March 2020 Virtual Book Discussion

On Tuesday, March 30, the Tuesday Evening Book Group will meet via Zoom at 7:00 pm to discuss Oona Out of Order by Margarita Montimore.

This is a remarkably inventive novel that explores what it means to live a life fully in the moment, even if those moments are out of order.

It’s New Year’s Eve 1982, and Oona Lockhart has her whole life before her. At the stroke of midnight she will turn nineteen, and the year ahead promises to be one of consequence. Should she go to London to study with her best friend, or go on tour with her boyfriend’s band? She wakes up as 51-year-old Oona, and learns that she will jump through time every birthday. Hopping through decades, pop culture fads, and much-needed stock tips, Oona is still a young woman on the inside but ever changing on the outside. Who will she be next year? Philanthropist? World traveler? Married? Surprising, magical, and heart-wrenching, Margarita Montimore has crafted an unforgettable story about the burdens of time, the endurance of love, and the power of family.

Please join us! Visit the library’s website for more information and to register for the discussion.

Brenda

 

Beginners

Beginners: The Joy and Transformative Power of Lifelong Learning by Tom Vanderbilt

Journalist Tom Vanderbilt was inspired by his young daughter to step off the sidelines and learn some new skills. He describes his experiences as a beginner in chess, singing, surfing, drawing, juggling, ocean swimming, snowboarding, and helping to make a wedding band to replace one lost while surfing. I really enjoyed the sections on learning to sing, in which he takes private lessons and then joins a no-audition Britpop choir, and surfing, where he gets lessons and surfs in places ordinary and exotic. Vanderbilt also explores the educational psychology of how and when we learn new skills, and finds that it’s challenging to be an adult beginner, but very worthwhile. His writing style is engaging and and readers may be inspired to try something new. Readalikes include The Power of Habit by Charles Duhigg, Range by David Epstein, and Grit by Angela Duckworth, and the author’s first book Traffic: Why We Drive the Way We Do.

Brenda

Hidden Treasure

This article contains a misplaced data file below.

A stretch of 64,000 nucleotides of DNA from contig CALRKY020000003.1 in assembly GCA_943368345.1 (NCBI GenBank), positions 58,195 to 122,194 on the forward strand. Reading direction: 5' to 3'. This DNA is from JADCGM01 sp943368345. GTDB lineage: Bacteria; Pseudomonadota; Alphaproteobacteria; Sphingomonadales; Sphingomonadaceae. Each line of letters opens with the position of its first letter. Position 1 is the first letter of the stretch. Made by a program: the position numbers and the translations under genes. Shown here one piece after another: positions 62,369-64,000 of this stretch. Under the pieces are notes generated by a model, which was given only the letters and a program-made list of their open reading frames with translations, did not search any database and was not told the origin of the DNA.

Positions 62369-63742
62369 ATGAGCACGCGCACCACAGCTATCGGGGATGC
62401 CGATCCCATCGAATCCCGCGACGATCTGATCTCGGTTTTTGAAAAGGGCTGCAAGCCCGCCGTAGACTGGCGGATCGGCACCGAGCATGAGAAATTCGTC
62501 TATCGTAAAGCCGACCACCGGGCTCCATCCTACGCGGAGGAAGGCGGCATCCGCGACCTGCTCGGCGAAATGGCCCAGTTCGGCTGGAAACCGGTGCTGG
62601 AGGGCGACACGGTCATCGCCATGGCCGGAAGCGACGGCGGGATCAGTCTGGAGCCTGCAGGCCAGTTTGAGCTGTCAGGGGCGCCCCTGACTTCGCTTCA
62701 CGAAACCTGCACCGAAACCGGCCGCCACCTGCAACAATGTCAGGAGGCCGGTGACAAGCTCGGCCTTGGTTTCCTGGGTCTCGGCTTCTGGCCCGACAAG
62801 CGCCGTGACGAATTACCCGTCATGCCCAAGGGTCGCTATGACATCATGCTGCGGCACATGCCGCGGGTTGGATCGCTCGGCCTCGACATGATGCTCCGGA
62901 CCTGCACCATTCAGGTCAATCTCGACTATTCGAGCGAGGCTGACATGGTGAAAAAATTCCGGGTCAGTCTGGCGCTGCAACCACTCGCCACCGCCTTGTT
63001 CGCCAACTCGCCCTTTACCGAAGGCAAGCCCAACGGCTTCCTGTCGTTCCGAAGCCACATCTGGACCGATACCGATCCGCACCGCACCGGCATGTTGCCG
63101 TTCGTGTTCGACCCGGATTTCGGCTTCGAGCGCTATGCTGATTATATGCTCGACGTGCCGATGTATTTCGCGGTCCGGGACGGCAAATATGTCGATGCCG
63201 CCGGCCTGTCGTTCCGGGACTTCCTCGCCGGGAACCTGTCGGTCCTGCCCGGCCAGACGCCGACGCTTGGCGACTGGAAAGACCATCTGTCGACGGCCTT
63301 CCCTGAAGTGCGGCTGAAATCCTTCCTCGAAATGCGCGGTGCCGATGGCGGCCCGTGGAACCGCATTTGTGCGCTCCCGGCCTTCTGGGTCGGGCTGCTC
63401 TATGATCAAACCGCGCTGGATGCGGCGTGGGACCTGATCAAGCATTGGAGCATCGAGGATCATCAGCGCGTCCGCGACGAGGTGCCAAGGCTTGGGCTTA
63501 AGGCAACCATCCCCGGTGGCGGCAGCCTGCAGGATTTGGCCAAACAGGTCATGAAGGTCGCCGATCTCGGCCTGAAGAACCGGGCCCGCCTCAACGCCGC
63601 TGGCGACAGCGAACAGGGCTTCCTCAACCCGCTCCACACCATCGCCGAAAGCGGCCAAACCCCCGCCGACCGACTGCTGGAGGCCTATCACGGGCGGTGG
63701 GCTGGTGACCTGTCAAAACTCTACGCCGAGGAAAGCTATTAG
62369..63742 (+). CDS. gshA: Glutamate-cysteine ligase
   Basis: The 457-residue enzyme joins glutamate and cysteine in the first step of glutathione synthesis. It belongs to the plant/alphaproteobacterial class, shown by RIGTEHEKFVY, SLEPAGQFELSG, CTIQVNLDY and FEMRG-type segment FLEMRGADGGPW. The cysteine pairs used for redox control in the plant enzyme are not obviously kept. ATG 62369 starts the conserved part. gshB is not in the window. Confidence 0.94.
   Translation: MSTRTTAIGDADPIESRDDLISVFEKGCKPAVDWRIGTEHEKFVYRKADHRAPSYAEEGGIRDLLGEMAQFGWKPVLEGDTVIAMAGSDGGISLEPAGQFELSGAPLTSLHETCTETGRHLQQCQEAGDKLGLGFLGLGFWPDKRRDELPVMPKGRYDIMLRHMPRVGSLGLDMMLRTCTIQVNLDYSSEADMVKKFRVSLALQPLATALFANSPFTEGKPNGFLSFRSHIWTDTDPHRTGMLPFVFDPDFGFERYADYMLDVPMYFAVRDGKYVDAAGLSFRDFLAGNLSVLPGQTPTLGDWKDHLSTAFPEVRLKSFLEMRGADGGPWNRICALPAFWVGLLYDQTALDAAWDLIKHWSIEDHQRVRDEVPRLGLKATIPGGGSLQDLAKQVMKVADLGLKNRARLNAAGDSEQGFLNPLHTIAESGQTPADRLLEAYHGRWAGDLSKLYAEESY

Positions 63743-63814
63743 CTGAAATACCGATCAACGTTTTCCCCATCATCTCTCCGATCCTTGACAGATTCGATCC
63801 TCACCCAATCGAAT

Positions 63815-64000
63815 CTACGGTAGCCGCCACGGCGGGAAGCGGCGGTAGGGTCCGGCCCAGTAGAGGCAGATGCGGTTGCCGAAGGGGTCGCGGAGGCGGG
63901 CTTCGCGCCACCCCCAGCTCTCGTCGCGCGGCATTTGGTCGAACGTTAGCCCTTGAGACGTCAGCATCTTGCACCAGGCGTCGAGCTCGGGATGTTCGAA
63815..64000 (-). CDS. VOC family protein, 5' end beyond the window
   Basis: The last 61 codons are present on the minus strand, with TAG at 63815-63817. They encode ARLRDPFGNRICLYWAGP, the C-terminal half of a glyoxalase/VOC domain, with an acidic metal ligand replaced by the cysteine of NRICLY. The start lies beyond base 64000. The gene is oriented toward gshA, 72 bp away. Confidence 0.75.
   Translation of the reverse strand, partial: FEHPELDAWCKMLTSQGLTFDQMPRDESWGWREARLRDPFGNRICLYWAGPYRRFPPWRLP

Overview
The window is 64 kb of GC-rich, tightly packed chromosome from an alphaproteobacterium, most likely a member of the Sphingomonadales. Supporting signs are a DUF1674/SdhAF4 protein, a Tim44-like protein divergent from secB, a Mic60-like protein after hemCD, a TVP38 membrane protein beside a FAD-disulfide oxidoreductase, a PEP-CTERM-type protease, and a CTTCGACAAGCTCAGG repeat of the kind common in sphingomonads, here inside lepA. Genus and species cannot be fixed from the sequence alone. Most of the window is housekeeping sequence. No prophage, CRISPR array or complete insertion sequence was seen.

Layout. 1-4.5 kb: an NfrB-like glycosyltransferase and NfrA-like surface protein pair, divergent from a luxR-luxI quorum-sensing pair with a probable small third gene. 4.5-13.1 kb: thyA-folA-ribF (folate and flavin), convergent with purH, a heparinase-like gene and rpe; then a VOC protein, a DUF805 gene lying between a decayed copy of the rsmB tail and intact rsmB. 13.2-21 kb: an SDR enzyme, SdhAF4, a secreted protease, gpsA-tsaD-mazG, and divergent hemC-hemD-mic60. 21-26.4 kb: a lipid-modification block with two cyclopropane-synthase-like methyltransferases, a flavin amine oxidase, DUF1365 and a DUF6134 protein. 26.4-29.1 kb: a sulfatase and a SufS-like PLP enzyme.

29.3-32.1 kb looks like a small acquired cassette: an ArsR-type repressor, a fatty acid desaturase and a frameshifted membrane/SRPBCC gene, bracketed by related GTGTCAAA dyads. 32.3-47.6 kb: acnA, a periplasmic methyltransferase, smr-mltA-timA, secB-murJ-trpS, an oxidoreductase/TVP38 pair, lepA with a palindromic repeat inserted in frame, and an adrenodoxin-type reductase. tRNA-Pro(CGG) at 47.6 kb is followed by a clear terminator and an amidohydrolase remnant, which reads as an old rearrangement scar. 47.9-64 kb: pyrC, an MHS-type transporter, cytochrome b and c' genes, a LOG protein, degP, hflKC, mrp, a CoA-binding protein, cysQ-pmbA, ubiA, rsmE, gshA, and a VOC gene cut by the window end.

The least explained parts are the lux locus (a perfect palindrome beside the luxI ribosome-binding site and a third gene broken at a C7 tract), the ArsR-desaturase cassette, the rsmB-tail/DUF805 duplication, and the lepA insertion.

Hidden Treasure by Jane Cleland

The gorgeous cover drew me to this book. While there are several other books in this mystery series, I was pleased that I could pick up this one and get immersed in the story without reading the earlier books. Set on the Atlantic coast of New Hampshire, the mystery is centered around an antique trunk containing the Egyptian box and cat statue pictured on the cover. Antique dealer Josie Prescott and her husband buy a house from Maudie Wilson, whose nieces have persuaded her to move to an assisted living apartment. When doing a walkthrough of the house before renovations, Josie finds the well-hidden trunk, which becomes an object of interest to many. Maudie, Josie, and Josie’s friend Zoe are memorable characters, and the antiques business is fascinatingly described. The setting is appealing, especially as Josie loves to go hiking on the dunes or in the woods. I plan to read the first book, Consigned to Death, and see if I enjoy it as much as Hidden Treasure. Sometimes you can judge a book by its cover.

Brenda

The Windsor Knot

The Windsor Knot by SJ Bennett

When a young Russian musician is found dead at Windsor Castle, Queen Elizabeth doesn’t think the investigation by MI5 is headed in the right direction. With help from her new assistant private secretary, Rozie Oshodi, a veteran and daughter of Nigerian immigrants, the Queen secretly makes inquiries. In the spring of 2016, the Queen is soon to turn 90, and enjoys talk of horseracing, walks with her dogs, and giving well-deserved honours. The mystery is clever and intricately plotted, but I most enjoyed the characterizations of the Queen, who is depicted as shrewd, loyal, and an excellent judge of character, and of Rozie, along with the wonderfully described setting of Windsor Castle. The first book in a planned series, this compulsively readable and engaging mystery is sure to delight fans of The Crown and readers of British mysteries with amateur sleuths.

Brenda

February Virtual Book Discussion: Tuesday Mooney Talks to Ghosts

On February 23 at 7:00 pm, please join the Tuesday Evening Book Group on Zoom as we discuss Tuesday Mooney Talks to Ghosts by Kate Racculia. In this contemporary novel of adventure and friendship, an eccentric billionaire invites the city of Boston on a treasure hunt for a share of his fortune.  Here’s my recent review.  Please register online here. Copies of the book are available now at the Circulation Desk;  visit MediaonDemand/Libby for eBook and eAudiobook copies and Hoopla for ebook copies.

Brenda